Most importantly, such evidence shows that parental education and income are not the only major determinants of a child’s outcome. Moving a family to a new community can completely change a child’s trajectory.
The child’s education is a major determinant of that trajectory. For example, the ratio of the wages of those having a college degree compared with just a high school degree or less has more than doubled in the last half-century.
Technological advances are making high-skilled labor more productive, while those same advances are replacing low-skilled labor. That is, technology in the form of improved computing power, communication, and automation has been complementary to high-skilled labor while replacing the jobs requiring fewer skills.
The textbook adjustment of this wage gap should be that more people invest in education that makes them better suited for the new productive opportunities. This would increase the supply of people with high levels of education and drive down the supply of relatively uneducated labor, bringing wages back into balance (adjusting for costs of education).
However, people born into poor circumstances are disadvantaged not only in terms of the financial and human capital of their families but also of their networks, or social capital, which open doors and provide vital knowledge of how best to succeed.
That leads them to under-invest in education, which results in lower income and quality of life. And that leads to a multi-generational cycle of low prospects and economic outcomes.
Those losses among individuals, families, and entire communities translate to losses and lower growth for the nation’s economy, compounding over time.
Although economic safety nets, tax policies, and short-term creation of low-skilled jobs address current inequality, they do not eliminate the root causes of economic immobility. They treat the symptoms but do not cure the disease.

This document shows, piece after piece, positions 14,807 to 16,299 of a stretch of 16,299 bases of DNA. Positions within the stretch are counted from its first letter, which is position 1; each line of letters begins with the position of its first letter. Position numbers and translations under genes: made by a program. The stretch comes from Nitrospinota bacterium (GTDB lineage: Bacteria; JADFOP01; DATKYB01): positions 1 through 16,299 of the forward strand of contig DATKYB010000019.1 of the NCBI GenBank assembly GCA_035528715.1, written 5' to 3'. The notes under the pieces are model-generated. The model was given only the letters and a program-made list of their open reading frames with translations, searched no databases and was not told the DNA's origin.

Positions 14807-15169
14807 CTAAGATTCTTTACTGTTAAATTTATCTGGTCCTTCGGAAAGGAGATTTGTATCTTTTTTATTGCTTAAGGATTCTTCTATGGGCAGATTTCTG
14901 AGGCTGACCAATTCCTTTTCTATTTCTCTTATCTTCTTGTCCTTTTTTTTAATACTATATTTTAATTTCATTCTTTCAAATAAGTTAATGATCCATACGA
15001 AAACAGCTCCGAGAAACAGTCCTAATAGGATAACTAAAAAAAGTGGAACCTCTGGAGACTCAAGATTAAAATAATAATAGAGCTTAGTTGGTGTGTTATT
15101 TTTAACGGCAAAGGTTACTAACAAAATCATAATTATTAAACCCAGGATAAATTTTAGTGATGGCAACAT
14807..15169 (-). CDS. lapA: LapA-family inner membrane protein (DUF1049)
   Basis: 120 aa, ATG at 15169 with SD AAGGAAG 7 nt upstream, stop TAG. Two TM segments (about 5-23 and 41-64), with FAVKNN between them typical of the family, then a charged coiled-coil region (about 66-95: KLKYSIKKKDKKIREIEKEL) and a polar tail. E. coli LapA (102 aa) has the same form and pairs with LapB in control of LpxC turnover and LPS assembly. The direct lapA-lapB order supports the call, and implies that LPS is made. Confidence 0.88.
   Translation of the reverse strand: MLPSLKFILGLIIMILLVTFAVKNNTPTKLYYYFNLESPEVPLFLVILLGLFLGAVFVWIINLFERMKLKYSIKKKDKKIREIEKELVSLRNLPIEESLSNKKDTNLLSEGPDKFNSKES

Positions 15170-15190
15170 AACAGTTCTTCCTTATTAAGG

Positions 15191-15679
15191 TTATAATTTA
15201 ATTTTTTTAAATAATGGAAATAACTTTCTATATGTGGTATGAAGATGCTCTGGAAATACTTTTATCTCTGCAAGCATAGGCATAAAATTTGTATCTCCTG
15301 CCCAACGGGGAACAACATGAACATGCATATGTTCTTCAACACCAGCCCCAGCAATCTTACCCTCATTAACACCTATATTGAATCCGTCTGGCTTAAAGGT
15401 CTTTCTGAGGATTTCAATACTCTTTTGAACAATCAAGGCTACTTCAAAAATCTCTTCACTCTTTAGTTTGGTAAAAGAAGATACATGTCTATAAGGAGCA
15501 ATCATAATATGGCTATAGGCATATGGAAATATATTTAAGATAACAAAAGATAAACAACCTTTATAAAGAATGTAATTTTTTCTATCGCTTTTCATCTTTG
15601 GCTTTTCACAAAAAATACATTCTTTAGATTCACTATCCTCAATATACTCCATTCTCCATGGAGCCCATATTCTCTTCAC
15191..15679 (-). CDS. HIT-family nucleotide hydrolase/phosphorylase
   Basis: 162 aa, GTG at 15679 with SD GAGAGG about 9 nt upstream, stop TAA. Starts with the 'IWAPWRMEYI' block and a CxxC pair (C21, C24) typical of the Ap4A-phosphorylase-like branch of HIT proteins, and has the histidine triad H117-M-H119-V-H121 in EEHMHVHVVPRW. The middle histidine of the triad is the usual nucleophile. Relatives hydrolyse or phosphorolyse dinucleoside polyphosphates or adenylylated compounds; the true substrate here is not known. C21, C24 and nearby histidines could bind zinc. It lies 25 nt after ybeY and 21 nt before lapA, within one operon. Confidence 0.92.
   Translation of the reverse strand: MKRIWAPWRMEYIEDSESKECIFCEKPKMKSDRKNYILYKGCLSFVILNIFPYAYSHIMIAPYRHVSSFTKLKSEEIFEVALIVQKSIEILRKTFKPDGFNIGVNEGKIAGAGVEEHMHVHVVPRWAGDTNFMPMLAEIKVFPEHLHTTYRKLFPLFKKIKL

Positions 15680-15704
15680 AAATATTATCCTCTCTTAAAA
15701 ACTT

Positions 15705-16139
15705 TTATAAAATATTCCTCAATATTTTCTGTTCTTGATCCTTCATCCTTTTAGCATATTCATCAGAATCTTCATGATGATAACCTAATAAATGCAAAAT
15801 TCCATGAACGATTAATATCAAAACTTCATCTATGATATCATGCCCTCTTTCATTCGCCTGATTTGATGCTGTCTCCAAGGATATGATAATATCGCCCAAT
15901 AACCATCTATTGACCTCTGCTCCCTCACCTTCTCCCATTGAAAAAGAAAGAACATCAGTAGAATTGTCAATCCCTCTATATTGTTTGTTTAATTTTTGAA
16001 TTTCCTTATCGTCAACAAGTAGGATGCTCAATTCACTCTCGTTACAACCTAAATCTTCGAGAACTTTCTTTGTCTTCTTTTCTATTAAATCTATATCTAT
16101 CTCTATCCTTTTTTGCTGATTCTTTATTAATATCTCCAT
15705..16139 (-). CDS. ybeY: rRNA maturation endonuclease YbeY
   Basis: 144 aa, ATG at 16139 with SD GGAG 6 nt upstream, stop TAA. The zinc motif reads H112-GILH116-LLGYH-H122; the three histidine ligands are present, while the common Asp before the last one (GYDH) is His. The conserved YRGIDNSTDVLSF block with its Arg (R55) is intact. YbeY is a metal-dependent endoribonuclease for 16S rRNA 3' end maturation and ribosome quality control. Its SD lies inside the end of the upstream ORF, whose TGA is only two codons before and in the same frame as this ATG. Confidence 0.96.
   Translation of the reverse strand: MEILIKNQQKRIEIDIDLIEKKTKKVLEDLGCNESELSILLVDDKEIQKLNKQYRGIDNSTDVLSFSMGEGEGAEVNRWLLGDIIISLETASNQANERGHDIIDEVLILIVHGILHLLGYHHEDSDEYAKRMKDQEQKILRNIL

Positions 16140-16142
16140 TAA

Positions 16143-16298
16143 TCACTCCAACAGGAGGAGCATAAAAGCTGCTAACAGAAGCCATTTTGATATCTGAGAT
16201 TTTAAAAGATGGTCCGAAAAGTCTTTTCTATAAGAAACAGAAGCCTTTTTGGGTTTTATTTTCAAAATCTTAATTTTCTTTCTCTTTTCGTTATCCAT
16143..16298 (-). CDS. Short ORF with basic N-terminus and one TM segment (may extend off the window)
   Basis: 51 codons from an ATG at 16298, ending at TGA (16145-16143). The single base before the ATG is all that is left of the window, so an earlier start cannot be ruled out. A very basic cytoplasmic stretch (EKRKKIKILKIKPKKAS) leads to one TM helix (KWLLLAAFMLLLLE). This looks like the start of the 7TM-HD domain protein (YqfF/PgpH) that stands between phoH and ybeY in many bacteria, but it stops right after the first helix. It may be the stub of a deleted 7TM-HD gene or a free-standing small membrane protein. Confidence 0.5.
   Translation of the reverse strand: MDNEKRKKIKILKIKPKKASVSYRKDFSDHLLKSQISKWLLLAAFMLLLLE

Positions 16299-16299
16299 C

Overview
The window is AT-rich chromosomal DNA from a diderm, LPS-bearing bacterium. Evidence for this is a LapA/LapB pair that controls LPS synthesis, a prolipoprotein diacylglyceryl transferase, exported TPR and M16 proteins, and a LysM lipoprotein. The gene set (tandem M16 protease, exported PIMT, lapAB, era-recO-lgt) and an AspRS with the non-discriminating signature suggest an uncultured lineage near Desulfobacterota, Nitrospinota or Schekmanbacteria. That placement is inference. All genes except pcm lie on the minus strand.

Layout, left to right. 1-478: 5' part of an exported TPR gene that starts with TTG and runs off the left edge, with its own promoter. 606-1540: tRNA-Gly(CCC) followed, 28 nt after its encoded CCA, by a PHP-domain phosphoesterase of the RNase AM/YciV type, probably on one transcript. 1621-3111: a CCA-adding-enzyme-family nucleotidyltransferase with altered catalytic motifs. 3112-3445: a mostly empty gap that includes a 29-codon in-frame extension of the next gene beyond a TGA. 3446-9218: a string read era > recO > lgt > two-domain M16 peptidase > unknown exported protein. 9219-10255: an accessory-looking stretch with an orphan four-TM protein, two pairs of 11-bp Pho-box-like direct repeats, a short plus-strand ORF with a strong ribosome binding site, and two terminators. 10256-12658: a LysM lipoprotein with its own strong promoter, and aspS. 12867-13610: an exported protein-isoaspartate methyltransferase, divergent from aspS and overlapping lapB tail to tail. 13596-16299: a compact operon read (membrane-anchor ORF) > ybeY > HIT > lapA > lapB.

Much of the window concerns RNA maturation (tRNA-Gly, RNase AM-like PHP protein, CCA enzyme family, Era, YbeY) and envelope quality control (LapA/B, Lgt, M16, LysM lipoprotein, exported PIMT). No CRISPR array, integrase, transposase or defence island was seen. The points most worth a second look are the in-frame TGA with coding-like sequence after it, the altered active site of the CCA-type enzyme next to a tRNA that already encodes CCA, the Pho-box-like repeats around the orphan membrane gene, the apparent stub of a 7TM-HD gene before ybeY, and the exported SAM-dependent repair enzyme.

Social factors and unequal distribution of social capital require policies that overcome the divisions in social networks. Those policies can take advantage of feedback effects and social multipliers inherent in networks. In other words, enhancing a network with internships, affirmative action policies, mentorships, and subsidized education can move lower-income individuals into better economic situations. Each individual’s success provides information and access to their friends, and this multiplies outwards.
Inequality and immobility are perfect customers for “policy cocktails.” To be clear, I’m not simply suggesting that there are hosts of issues that need to be addressed with individual policies.
Instead, we need to look at these concoctions as a blend of policies that can work together and complement one another to create a fix that’s greater than the sum of their parts. It’s the difference between serving a shot of gin and a shot of vermouth, or mixing them into a martini.
In particular, the synergies are extreme when it comes to economic mobility, as it has a weakest-link structure. At a most basic level, the information, opportunities, and norms that social networks provide to people all interact. Improving opportunities for education without information about how to take advantage of those opportunities and their benefits, and without supporting norms, is less effective than providing the three together.